Movies We Like
Along with The Sting, Paper Moon, made a few years earlier, may be the quintessential Depression-era conman film. But while The Sting, though terrific, was more of a gimmicky star vehicle, Paper Moon has even more heart than con. In the best role of his career, Ryan O’Neal (once upon a time he was actually a superstar) stars opposite his real-life daughter Tatum O’Neal. At just eight-years-old, she gives one of the most acclaimed child performances ever. Director Peter Bogdanovich was working at the peak of his powers, fresh off the brilliant The Last Picture Show and the popular What’s Up, Doc? He vividly recreates the flat, lonely landscapes of 1930s Kansas; shooting in beautiful black & white, the period detail is as good as any modern film has ever done.
Paper Moon is based on the novel Addie Pray by Joe David Brown (Kings Go Forth), with the screenplay by Alvin Sargent, whose massive screenwriting career ranges from Ordinary People to the recent Spider-Man sequels. Moses Pray (Ryan) is a two-bit conman. He thinks he can make a buck when, after the funeral of a one-time lover, he agrees to accompany the woman’s eight-year-old orphaned daughter, Addie (Tatum), to the train station where she will be shipped off to a distant family. She realizes that he has scammed her out of her inheritance money, so to pay him back the two end up joining up on a cross-country con job. At first they’re at odds but eventually Moses comes to realize that Addie is just as skilled at the con as him and just as cunning as and maybe even bolder than him.
Eventually they get involved with a semi-prostitute/showgirl Trixie Delight (Madeline Kahn) and her teenaged black maid, Imogene (P.J. Johnson). As Moses seems to be falling under her spell (the conman getting conned by the whiff of potential sex), Addie must team up with Imogene to break them up. It’s almost a love triangle, as Addie has to protect her man from the conniving tramp. The two must also maneuver away from a failed scam on a bootlegger and his corrupt sheriff brother (both roles played by John Hillerman). The continual scam and danger bring them closer together; the audience comes to realize that Moses is probably Addie’s actual father as Addie realizes it. Their growing bond is moving, while their continual conflicts are very funny.
In her first film role, the raspy-voiced Tatum is a natural. Of course she famously won the Best Supporting Actress Oscar, the youngest ever to do so at the time, though actually she’s much more than a supporting character, being in about every scene in the movie. Unlike most kid actors, she creates a fully rounded character with Addie. And also unlike most child performances that are created with a lot of quick edits, Paper Moon is shot in long takes of dialogue and action without cuts, a style of shooting that would be challenging to even seasoned actors. She would go on to have a couple more memorable films (The Bad News Bears, Little Darlings), but by adulthood her acting career would be fleeting, making more noise as a another lost child actor, now a tabloid pseudo celebrity.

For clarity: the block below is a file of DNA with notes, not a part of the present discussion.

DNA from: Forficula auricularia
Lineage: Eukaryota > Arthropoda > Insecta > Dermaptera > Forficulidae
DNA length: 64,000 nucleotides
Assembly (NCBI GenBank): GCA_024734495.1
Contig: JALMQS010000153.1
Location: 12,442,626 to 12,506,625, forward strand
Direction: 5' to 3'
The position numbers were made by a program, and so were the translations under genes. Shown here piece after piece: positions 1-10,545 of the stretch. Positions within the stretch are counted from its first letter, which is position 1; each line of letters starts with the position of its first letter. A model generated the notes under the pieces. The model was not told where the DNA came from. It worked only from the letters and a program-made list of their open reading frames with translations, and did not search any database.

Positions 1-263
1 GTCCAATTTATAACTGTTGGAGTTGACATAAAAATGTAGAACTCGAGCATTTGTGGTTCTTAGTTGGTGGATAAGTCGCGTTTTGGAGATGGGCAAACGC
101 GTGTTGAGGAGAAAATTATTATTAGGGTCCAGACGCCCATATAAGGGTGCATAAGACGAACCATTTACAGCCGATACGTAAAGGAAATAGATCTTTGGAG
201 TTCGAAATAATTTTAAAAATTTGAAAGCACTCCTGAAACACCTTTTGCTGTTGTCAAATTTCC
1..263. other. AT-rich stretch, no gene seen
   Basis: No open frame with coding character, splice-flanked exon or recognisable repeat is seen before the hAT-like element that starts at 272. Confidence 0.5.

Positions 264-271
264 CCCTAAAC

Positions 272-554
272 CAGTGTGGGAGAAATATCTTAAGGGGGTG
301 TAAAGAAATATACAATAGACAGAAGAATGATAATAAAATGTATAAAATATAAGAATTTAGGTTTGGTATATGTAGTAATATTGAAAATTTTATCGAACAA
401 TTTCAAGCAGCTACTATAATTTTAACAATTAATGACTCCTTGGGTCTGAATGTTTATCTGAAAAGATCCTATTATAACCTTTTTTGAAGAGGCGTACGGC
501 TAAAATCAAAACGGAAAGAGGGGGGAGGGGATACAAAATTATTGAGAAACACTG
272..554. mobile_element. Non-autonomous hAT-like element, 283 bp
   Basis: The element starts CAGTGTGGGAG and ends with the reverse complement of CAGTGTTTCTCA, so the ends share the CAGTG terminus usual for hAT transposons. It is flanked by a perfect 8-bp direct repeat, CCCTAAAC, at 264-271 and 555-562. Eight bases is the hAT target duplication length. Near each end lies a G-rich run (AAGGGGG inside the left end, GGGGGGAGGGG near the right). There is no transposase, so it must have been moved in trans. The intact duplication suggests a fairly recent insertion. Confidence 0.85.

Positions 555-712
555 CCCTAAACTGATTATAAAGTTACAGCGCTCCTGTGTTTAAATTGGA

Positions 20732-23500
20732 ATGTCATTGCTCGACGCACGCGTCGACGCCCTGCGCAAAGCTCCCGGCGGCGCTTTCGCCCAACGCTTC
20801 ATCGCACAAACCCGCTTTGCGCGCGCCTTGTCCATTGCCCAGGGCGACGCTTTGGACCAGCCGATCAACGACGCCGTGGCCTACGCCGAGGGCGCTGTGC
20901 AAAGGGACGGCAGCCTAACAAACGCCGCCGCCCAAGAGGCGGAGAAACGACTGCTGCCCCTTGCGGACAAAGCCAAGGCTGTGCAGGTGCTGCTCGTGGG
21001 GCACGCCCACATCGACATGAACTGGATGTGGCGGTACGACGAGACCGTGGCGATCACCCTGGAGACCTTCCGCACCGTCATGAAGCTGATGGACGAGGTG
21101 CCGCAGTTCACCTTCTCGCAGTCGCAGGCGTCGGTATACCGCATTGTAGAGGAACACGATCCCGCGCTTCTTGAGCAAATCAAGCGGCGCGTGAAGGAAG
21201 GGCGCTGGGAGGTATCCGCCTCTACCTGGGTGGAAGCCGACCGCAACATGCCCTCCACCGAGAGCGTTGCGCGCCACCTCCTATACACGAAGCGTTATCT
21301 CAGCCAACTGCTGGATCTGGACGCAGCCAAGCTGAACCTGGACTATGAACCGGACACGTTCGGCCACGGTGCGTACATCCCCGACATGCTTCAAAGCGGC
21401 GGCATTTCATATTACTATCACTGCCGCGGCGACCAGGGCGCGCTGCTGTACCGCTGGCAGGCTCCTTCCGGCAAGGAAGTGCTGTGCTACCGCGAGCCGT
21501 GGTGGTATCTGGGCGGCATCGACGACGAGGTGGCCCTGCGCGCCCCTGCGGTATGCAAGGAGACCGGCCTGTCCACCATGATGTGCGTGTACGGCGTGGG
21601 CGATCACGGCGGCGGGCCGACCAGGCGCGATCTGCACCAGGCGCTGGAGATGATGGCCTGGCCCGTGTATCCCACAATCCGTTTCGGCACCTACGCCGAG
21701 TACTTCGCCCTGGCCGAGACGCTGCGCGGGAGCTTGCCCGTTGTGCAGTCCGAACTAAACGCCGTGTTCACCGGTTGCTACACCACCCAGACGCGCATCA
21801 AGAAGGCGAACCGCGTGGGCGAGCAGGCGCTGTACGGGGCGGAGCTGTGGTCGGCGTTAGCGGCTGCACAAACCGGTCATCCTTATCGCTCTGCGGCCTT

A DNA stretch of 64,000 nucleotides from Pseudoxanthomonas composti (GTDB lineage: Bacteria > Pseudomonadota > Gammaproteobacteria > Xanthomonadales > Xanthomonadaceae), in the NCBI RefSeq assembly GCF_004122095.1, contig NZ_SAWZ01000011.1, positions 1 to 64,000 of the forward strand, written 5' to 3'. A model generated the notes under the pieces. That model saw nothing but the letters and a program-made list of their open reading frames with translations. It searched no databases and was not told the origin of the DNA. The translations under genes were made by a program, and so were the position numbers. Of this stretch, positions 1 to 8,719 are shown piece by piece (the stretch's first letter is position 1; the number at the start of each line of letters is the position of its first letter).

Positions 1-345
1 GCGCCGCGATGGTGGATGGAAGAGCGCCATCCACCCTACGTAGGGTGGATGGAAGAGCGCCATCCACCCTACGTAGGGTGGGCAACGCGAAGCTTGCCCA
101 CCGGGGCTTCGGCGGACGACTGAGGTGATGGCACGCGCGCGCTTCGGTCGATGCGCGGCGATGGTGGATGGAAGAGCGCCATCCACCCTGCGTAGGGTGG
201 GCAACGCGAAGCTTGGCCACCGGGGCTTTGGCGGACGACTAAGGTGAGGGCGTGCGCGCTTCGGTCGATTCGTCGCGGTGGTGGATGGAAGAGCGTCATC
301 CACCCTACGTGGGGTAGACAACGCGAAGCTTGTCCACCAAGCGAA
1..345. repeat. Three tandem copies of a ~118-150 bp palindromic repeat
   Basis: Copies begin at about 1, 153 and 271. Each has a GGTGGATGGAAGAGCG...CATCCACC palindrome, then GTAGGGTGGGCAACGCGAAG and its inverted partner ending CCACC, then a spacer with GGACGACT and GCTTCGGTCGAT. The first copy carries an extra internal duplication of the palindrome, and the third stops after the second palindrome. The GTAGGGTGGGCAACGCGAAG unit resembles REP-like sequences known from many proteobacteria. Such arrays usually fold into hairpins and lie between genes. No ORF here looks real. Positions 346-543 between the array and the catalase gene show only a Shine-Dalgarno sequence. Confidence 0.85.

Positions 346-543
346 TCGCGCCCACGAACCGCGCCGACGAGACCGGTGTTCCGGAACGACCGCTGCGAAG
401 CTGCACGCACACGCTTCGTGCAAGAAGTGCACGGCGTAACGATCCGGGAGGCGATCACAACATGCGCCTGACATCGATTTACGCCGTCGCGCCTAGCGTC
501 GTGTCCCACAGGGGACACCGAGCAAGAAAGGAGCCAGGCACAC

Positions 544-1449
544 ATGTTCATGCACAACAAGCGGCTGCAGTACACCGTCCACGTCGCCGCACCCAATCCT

Madeline Kahn’s overly feminine Trixie Delight is a sad woman still hanging on to her aging body as a survival chip. Her trying to connect with Addie, who is too wise, makes for some of the film’s best scenes. Paper Moon was only Kahn’s second film after her hilarious debut in What’s Up, Doc? (also directed by Bogdanovich and starring Ryan O’Neal). She would go on to appear in a number of films by Mel Brooks including most memorably as Lili Von Shtupp in Blazing Saddles. She would prove to be the dominant comic actress of the ‘70s (if only she had gotten to work with Woody Allen). In Paper Moon and her other films she manages to take bigger than life characters and infuse a realism and no matter how overly hammy the character, Kahn would bring a lot of vulnerability, turning sometimes cartoony characters into three-dimensional personalities.
After the critical acclaim for The Last Picture Show and Paper Moon, the ever-confident Bogdanovich was flying high; his career would then go on an unprecedented nosedive with three mega-flops in a row (Daisy Miller, At Long Last Love, and Nickelodeon, all shockingly horrible). The days of the wunderkind were over, though he did have a few more decent flicks (Saint Jack, Mask) and has been fairly successful appearing as an actor (The Sopranos) and a respected film historian. (When he first came to Hollywood he was instantly buddy-buddy with Orson Welles and a number of old timers).
Paper Moon is a delight as a conman flick, but also nails the comedy and moves the heart as a relationship film. It’s also up there with The Grapes of Wrath when it comes to showing the despair of the Depression. So many of Moses and Addie’s victims are so open to being taken because they are so hopelessly wounded by the era they were stuck in. While Moses is looking for money and material wealth, Addie wants a father; the two find common ground by conning each other. The films echoes the period it depicts (you can feel a lot of everything from It Happened One Night to My Man Godfrey oozing off the screen). It’s no coincidence that Bogdanovich was buds with the masters of earlier generations, he learned from them well; like so many of their films Paper Moon stands the test of time, and is actually better than most the films it’s stealing from.
Paper Moon was nominated for four Oscars including Best Supporting Actress (Madeline Kahn), Best Sound, and Best Adapted Screenplay (Alvin Sargent) and won for Best Supporting Actress (Tatum O’Neal).